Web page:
Believe it or not, Arizona land owners are seeing a change in the real estate landscape, perhaps only a slight change, but a change nonetheless. While Arizona law has not changed, marketplace improvement has triggered the application of an existing law that affects both the property owner and those holding liens against the property.
Arizona law governs how and when excess proceeds are paid following a trustee sale. Excess proceeds in the trustee sale setting are generated when the purchaser pays more for the property than the amount owed to the lender who initiated the sale. The excess proceeds must be disbursed in accordance with the law.
Following a trustee’s sale, A.R.S. §33-812(A) controls how proceeds are disbursed and specifies the priorities given to individuals entitled to the proceeds. The trustee applies the proceeds to the costs and expenses of the sale, and then pays the loan amount to the lender. Condominium or association liens, if any, are paid if additional funds remain and then the remaining balance is paid to junior lien holders. Finally, if any extra funds are left, they are paid to the property borrower/owner. To avoid making mistakes, the trustee may choose to deposit the sale proceeds with the county treasurer and commence a civil suit rather than decide who to pay first.
There is a procedure the trustee is required to follow in a civil suit. The trustee must describe the property liens and encumbrances and specify the priority of potential claimants to the sale proceeds. A copy of the complaint is mailed to any individual who has an interest in the property during the trustee sale. Any person claiming a legal interest may submit an application requesting the release of the proceeds from the civil action. A copy of the application is mailed to all interested parties.
Parties receiving the application or those claiming a right to the proceeds, must respond within 45 days. The applicant – or any recipient of the mailing – must acknowledge the existence of any lien, encumbrance or interest that could have priority over the applicant. The court uses the information supplied by the applicant, any recipient of the mailing, and the trustee to determine who has a superior right to the proceeds.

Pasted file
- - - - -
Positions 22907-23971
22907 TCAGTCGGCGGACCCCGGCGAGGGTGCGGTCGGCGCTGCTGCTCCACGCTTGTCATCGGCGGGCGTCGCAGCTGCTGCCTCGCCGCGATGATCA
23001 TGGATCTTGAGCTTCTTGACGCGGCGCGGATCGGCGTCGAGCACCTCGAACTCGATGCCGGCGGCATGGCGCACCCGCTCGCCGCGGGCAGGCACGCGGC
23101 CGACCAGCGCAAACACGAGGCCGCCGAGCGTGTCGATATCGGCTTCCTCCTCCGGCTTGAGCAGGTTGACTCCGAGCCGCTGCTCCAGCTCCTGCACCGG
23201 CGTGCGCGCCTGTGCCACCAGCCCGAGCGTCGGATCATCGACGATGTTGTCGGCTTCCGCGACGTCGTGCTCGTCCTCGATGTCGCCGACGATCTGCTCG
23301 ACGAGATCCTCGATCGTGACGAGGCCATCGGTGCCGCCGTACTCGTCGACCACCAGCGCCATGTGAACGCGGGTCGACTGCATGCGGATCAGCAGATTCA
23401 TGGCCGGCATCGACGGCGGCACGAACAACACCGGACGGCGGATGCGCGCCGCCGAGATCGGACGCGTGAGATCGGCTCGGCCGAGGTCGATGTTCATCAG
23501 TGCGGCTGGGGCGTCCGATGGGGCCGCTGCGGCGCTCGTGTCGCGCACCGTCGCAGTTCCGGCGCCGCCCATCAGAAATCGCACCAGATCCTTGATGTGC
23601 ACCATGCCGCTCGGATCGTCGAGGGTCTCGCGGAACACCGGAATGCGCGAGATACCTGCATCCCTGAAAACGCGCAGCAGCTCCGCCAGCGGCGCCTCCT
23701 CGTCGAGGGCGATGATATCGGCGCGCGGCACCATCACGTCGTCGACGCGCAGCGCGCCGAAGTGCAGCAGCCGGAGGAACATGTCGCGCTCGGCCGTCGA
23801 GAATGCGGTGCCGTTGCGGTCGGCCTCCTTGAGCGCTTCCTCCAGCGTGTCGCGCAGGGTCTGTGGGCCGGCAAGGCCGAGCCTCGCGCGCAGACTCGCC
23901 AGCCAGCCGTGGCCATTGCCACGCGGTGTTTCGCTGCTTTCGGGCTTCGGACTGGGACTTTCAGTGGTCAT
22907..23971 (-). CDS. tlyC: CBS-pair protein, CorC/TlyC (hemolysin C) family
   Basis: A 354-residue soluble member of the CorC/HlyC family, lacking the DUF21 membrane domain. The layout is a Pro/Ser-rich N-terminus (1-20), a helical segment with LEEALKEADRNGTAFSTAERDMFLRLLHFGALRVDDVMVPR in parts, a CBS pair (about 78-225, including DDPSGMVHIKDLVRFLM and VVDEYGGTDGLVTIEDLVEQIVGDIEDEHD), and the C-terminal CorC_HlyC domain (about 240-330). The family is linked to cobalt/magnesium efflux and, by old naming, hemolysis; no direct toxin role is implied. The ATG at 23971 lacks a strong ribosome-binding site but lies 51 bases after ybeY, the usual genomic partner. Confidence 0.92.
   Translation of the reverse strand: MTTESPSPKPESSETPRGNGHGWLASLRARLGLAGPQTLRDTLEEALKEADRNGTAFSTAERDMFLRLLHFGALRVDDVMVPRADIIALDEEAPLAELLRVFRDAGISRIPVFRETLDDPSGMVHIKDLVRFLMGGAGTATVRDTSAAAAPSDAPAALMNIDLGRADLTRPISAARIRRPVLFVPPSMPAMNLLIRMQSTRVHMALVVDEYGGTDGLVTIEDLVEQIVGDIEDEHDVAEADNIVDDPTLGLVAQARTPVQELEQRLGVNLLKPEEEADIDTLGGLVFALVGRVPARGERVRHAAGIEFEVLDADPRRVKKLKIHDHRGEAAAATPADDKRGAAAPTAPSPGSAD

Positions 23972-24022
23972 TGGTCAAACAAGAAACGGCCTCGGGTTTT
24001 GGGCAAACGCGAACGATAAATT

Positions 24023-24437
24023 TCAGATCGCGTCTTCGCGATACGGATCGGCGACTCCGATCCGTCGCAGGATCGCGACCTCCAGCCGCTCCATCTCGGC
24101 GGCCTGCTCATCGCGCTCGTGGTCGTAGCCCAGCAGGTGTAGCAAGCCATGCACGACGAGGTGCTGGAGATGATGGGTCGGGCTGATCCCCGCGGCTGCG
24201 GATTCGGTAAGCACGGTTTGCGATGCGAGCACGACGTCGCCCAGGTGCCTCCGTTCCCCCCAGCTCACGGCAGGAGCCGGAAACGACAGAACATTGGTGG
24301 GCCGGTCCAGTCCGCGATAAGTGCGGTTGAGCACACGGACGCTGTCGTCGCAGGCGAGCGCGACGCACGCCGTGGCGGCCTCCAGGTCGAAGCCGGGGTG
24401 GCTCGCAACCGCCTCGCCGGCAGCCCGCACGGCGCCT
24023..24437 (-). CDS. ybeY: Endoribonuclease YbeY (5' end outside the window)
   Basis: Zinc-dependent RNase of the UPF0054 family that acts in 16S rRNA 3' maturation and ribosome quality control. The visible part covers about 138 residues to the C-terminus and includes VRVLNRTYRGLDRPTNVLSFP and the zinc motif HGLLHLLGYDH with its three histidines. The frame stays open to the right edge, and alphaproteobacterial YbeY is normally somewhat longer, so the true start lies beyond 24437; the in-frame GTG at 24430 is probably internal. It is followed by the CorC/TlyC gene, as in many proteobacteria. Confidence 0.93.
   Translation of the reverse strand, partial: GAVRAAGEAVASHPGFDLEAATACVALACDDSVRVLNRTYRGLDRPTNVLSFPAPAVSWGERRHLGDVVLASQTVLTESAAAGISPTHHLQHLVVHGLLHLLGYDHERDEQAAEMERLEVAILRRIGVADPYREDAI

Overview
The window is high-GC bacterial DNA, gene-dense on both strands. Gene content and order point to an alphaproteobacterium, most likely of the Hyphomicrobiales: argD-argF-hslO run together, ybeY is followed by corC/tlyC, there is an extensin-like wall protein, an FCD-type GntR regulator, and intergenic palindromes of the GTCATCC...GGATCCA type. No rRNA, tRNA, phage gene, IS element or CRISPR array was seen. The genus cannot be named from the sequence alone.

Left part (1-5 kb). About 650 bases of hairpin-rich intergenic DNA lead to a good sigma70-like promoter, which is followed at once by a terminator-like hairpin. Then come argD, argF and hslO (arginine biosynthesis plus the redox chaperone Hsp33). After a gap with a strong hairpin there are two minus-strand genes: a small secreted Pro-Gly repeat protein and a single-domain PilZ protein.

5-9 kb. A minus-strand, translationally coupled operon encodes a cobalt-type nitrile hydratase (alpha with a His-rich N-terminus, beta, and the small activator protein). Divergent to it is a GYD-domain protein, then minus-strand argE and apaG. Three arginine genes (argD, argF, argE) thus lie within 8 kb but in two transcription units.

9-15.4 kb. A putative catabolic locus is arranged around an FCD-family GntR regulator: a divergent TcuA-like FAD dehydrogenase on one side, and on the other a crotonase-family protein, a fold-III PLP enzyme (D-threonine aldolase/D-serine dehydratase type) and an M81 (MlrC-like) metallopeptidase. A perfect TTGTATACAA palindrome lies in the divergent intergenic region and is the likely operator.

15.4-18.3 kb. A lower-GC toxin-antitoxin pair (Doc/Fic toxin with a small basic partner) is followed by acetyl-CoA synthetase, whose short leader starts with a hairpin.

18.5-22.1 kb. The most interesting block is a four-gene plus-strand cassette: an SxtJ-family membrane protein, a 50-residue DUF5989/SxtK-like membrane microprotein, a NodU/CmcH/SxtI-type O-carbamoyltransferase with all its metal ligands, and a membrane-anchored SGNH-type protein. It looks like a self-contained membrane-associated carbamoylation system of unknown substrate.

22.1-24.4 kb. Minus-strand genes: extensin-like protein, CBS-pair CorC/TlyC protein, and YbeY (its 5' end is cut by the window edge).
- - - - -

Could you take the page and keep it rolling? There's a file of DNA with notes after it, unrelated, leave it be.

If the court determines that a person has a superior right to receive the proceeds, the court cannot issue an order disbursing the funds to the applicant within the first 180 days from the file date of the civil action. If a priority lien holder does not file a response with the court within the 180-day period, then the court is permitted to release the proceeds to the applicant. The applicant has an opportunity to contest the validity of a prior lien by requesting a hearing to determine the validity or enforceability of any prior lien. Thus, junior lien holders and owners should monitor the bidding and price paid at the trustee sale. Under certain circumstances, excess proceeds may pay off more than the first lien against the property.
About the author: Valerie L. Marciano is an attorney at the Phoenix law firm of Jaburg Wilk. She assists clients with real estate, foreclosure , bankruptcy and litigation issues. Val frequently writes on Arizona's foreclosure and anti-deficiency statues and is a board member of AZCREW - Arizona's premier commercial real estate professional association for women. Val can be reached at 602-248-1025 or email@example.com .